Greek Prime Minister Alexis Tsipras has told Greeks the problems they face because of closed banks "will not last long".

He said he expected to clinch a new aid deal with creditors 48 hours after a Sunday referendum.

Mr Tsipras told ANT1 television that scenes in Greece – queues at cash machines and elderly Greeks waiting hours for pensions -were "embarrassing".

He blamed Greece's eurozone partners that forced the European Central Bank to freeze vital funding to the banks.

Earlier, the chair of the council of eurozone finance ministers warned that Greece was likely to "have no place in the eurozone" if it voted No in Sunday's referendum on whether to accept the terms of continued international aid.

Addressing a Dutch parliamentary committee, Jeroen Dijsselbloem said Greek voters should not expect to get better terms from their creditors by voting No in the referendum.

Mr Dijsselbloem said that while the offer on which Greeks were being asked to vote had expired, the referendum would show whether Greeks were prepared to make the painful sacrifices needed to stay in the currency bloc.

"One illusion must be swept from the table: that if the outcome is negative then everything can be renegotiated and you will end up with an easier and more attractive package," said Mr Dijsselbloem, who is also Dutch finance minister.

Far-reaching austerity measures are needed to put the Greek economy back on track, he said.

"If people say they don't want that, there is not only no basis for a new programme, there is also no basis for Greece in the eurozone."

His remarks contradict those of Mr Tsipras, who said a No vote would force the Eurogroup and other lenders to come back with a more favourable offer.

Mr Tsipras has urged people to vote against the latest bailout deal offered by European governments, the European Central Bank and International Monetary Fund, slamming their conditions as "humiliating".

Although Athens insists the referendum is just about the conditions attached to the bailout that expired this week, EU leaders say it is actually a vote on whether Greece wants to remain in the euro.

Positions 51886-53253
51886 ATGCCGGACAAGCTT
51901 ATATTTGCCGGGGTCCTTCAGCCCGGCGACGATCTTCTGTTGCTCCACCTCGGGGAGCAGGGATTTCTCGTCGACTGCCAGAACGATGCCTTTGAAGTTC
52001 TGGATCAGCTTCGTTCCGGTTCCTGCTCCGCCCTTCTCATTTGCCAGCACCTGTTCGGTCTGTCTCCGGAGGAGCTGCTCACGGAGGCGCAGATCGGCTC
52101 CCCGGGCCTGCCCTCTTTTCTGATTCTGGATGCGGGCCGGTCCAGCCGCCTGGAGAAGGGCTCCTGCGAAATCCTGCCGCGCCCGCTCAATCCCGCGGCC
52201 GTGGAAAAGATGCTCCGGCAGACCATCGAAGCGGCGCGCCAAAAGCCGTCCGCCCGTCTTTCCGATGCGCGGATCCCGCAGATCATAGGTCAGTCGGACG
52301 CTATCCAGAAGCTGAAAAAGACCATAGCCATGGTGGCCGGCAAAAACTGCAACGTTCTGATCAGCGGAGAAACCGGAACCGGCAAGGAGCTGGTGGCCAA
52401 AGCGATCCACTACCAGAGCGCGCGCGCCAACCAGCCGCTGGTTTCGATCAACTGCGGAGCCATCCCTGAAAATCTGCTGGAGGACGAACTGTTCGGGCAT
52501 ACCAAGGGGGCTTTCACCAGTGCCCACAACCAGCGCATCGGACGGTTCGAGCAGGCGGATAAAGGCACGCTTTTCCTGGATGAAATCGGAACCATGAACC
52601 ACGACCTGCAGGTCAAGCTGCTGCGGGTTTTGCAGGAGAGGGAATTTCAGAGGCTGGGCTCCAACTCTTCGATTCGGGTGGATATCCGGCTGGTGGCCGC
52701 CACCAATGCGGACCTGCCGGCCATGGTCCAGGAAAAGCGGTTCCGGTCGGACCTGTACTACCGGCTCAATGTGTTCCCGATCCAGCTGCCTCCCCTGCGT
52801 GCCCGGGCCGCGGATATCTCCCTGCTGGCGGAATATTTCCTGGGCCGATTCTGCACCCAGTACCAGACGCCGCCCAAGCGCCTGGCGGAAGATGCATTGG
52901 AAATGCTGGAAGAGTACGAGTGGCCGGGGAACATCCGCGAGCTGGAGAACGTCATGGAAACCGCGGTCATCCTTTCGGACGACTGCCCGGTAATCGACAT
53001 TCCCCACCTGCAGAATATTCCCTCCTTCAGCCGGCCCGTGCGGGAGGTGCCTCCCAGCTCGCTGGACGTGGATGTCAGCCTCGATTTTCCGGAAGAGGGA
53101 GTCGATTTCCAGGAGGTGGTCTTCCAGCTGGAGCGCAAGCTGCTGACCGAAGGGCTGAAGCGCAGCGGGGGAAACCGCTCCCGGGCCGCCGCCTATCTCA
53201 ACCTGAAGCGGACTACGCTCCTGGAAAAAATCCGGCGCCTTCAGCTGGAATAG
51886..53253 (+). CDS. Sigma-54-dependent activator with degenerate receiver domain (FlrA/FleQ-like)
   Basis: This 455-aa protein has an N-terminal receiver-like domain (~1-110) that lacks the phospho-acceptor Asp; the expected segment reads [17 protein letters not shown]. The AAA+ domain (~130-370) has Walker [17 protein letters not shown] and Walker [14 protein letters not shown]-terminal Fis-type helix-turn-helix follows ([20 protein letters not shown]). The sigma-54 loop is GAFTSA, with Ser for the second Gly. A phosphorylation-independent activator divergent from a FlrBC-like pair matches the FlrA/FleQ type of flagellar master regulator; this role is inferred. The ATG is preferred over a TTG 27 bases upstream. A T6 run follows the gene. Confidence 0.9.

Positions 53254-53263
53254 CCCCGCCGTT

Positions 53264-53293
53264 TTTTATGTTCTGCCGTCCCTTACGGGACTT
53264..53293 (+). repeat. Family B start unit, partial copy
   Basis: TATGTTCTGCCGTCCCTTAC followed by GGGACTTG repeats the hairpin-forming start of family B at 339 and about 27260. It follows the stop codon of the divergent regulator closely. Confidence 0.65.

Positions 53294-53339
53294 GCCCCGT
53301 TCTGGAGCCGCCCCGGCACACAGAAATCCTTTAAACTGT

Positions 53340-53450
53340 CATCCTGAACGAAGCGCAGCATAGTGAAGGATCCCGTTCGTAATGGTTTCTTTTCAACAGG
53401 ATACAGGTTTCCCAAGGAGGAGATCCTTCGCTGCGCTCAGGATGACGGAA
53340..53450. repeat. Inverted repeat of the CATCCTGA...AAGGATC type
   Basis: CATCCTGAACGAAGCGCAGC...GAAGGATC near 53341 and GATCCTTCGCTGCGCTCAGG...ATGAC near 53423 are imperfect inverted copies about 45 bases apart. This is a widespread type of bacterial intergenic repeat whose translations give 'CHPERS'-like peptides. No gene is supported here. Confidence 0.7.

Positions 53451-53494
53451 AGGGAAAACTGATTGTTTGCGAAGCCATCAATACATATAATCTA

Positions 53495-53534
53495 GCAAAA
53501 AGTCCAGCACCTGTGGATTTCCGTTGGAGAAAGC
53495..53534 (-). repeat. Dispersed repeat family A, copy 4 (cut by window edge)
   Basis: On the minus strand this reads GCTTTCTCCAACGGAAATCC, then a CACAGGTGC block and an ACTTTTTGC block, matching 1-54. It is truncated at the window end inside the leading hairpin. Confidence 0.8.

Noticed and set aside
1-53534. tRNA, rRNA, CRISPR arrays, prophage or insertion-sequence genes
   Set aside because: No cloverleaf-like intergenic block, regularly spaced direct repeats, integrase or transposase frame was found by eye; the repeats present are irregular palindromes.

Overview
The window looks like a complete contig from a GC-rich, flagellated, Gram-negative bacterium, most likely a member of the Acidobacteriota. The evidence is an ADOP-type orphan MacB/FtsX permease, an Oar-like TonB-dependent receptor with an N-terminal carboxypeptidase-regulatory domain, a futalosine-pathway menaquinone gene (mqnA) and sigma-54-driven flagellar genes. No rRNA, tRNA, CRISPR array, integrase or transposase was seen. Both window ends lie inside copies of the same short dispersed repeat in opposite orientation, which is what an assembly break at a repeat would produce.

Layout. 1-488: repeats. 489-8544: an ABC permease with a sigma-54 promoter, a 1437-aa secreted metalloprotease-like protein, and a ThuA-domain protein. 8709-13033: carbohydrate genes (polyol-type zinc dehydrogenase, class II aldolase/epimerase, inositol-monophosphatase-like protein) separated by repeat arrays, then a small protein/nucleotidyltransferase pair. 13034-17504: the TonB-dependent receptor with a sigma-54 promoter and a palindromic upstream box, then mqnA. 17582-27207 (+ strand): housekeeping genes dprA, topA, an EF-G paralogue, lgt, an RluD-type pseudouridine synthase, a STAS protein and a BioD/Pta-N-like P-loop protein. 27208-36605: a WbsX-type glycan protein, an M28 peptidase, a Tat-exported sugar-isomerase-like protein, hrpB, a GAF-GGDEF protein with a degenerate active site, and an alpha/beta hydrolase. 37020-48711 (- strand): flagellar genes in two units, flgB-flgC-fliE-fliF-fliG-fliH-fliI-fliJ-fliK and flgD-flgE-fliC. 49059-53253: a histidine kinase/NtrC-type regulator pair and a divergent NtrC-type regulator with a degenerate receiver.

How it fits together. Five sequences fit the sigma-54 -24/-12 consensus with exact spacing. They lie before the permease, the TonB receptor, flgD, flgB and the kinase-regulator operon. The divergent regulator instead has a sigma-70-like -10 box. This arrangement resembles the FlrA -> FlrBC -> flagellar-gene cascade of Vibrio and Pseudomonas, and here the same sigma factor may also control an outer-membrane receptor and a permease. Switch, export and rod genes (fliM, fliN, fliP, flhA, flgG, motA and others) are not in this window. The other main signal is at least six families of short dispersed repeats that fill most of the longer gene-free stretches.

Mr Dijsselbloem told reporters the eurozone countries were still prepared to help Greece in the event of a Yes vote.

"The future of Greece is in the hands of the Greek people," he said.

"If the outcome is positive, then there is naturally, on the European side, the willingness to help Greece out of the gutter."

Hollande warns Europe entering 'unknown' territory

Meanwhile, French President Francois Hollande has warned that Europe would be entering "unknown" territory if Greeks voted against tough austerity conditions attached to the bailout in the make-or-break referendum.

"If the No wins we're entering into the unknown. It's up to the Greeks," he told reporters on a trip to Benin.

"If it's Yes... negotiations can very easily begin and a deal I believe will be reached very quickly."

Elsewhere, Greek's Finance Minister Yanis Varoufakis said in an interview on Bloomberg TV today that he would no longer serve as finance minister if the Yes vote wins the vote.

Asked if he would be finance minister on the day after Sunday's referendum if the Yes vote wins, Mr Varoufakis said: "I will not".

Mr Varoufakis also said today that the country no longer had the presses to make drachmas.

"We don't have the capacity," Yanis Varoufakis told Australian public radio network ABC.

In 2000, the year before Greece joined the eurozone, "one of the things we had to do was get rid of all our printing presses" as part of the bloc's assertion that "this monetary union is irreversible," he said.

"We smashed the printing presses - we have no printing presses," Mr Varoufakis added.

Greece needs at least €50bn more, including €36bn from EU lenders, to stabilise its finances even under existing creditor plans, according to the International Monetary Fund.

In a new report on Greece's financing needs, the IMF also cut the country's economic growth prospects for this year to 0% from 2.5% previously forecast, in estimates that do not include the impact of this week's banking shutdown and capital controls.